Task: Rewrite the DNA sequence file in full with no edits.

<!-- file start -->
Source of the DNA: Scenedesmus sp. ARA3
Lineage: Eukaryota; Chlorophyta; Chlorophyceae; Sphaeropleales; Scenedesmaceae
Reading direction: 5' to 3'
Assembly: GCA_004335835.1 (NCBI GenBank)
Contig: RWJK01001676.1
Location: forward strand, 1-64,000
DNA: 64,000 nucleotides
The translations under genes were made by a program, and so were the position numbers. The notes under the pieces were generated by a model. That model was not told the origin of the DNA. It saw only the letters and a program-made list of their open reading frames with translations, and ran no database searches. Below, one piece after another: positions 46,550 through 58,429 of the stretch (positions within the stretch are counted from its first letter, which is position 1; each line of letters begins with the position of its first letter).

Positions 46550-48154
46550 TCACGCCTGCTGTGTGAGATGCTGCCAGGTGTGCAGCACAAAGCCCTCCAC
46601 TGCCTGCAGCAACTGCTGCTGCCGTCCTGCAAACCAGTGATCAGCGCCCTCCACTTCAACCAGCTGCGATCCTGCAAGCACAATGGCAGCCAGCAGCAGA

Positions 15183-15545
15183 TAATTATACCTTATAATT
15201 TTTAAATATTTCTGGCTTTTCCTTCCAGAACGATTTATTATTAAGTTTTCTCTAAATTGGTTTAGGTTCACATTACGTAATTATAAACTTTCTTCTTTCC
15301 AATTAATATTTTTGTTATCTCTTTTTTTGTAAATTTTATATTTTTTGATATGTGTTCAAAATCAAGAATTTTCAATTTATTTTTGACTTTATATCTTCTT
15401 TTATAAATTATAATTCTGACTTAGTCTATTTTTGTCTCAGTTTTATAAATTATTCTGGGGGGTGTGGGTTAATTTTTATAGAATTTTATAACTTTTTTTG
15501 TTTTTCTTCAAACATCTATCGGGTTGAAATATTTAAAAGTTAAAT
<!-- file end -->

Source of the DNA: Scenedesmus sp. ARA3
Lineage: Eukaryota; Chlorophyta; Chlorophyceae; Sphaeropleales; Scenedesmaceae
Reading direction: 5' to 3'
Assembly: GCA_004335835.1 (NCBI GenBank)
Contig: RWJK01001676.1
Location: forward strand, 1-64,000
DNA: 64,000 nucleotides
The translations under genes were made by a program, and so were the position numbers. The notes under the pieces were generated by a model. That model was not told the origin of the DNA. It saw only the letters and a program-made list of their open reading frames with translations, and ran no database searches. Below, one piece after another: positions 46,550 through 58,429 of the stretch (positions within the stretch are counted from its first letter, which is position 1; each line of letters begins with the position of its first letter).

Positions 46550-48154
46550 TCACGCCTGCTGTGTGAGATGCTGCCAGGTGTGCAGCACAAAGCCCTCCAC
46601 TGCCTGCAGCAACTGCTGCTGCCGTCCTGCAAACCAGTGATCAGCGCCCTCCACTTCAACCAGCTGCGATCCTGCAAGCACAATGGCAGCCAGCAGCAGA

Positions 15183-15545
15183 TAATTATACCTTATAATT
15201 TTTAAATATTTCTGGCTTTTCCTTCCAGAACGATTTATTATTAAGTTTTCTCTAAATTGGTTTAGGTTCACATTACGTAATTATAAACTTTCTTCTTTCC
15301 AATTAATATTTTTGTTATCTCTTTTTTTGTAAATTTTATATTTTTTGATATGTGTTCAAAATCAAGAATTTTCAATTTATTTTTGACTTTATATCTTCTT
15401 TTATAAATTATAATTCTGACTTAGTCTATTTTTGTCTCAGTTTTATAAATTATTCTGGGGGGTGTGGGTTAATTTTTATAGAATTTTATAACTTTTTTTG
15501 TTTTTCTTCAAACATCTATCGGGTTGAAATATTTAAAAGTTAAAT